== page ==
When the vanishing point v2 exits and v2 and 2 BP corner points input at 140 are not at the same side of SP which is depicted in FIG. 4B, the error in identifying point position is too great and BP corner point positions need to be input again at 140. One skilled in the art could appreciate that all 3 vanishing points (a.k.a., v0, v1, v2) may not exist, and the same non-vanishing point patch algorithm can be applied to any of them.

Exemplary pseudo code for non-vanishing point patch algorithm is given in Table 7:

TABLE 7
Algorithm of non-vanishing point patch
v =get intersect of L1, L2
if ( v exists) then {
 B =make line from v, p
}else {
 B =make parallel line of L1, L2 which passes p
}

Exemplary pseudo code for algorithm 1.A combined with non-vanishing point patch is given in Table 8:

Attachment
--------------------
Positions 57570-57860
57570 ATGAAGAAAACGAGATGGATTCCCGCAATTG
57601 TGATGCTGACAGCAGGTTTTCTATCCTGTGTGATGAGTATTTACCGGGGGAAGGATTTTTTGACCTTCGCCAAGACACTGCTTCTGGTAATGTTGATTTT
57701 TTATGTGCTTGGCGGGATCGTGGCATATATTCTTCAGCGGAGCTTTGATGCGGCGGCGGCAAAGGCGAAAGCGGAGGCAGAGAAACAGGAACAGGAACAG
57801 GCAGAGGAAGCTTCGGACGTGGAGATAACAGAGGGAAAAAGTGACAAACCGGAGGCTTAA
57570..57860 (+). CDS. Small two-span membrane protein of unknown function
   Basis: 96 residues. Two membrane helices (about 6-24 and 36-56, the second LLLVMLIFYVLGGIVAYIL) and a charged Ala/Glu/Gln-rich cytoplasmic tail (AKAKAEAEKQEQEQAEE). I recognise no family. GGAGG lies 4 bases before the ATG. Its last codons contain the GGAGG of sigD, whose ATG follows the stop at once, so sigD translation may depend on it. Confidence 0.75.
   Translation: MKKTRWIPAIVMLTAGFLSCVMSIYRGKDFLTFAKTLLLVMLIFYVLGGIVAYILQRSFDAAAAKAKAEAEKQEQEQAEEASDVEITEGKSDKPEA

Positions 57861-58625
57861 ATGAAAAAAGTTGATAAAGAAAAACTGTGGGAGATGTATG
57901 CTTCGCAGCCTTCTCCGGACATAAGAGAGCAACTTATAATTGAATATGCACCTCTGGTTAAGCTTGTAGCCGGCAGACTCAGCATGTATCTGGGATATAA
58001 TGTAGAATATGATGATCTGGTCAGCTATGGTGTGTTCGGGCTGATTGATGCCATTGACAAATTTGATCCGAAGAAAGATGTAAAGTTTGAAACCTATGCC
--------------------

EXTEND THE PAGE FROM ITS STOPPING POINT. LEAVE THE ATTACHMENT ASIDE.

TABLE 8
Algorithm 1.A of
computing bp0, bp1 with input of sp0, sp1, sp2, sp3, bp2, bp3
combined with non-vanishing point patch
S1 = make line from sp1, sp2
S3 = make line from sp0, sp3
v1 = get intersect of S1, S3
E2 = make line from sp2, bp2
E3 = make line from sp3, bp3
v2 = get intersect of E2 , E3
if ( v1 exist) then {
B0 = make line from v1, bp3
B1 = make line from v1, bp2
} else {
B0 = make parallel line of S1 which passes bp3
B1 = make parallel line of S1 which passes bp2
}
if ( v2 exists) then {
E0 = make line from v2 , sp0
} else {
E0 = make parallel line of E2 which passes sp0
}
bp0 = get intersect of B0, E0
if ( v2 exists) then {
E1 = make line from v2 , sp1
} else {
E1 = make parallel line of E2 which passes sp1
}
bp1 = get intersect of B1, Ei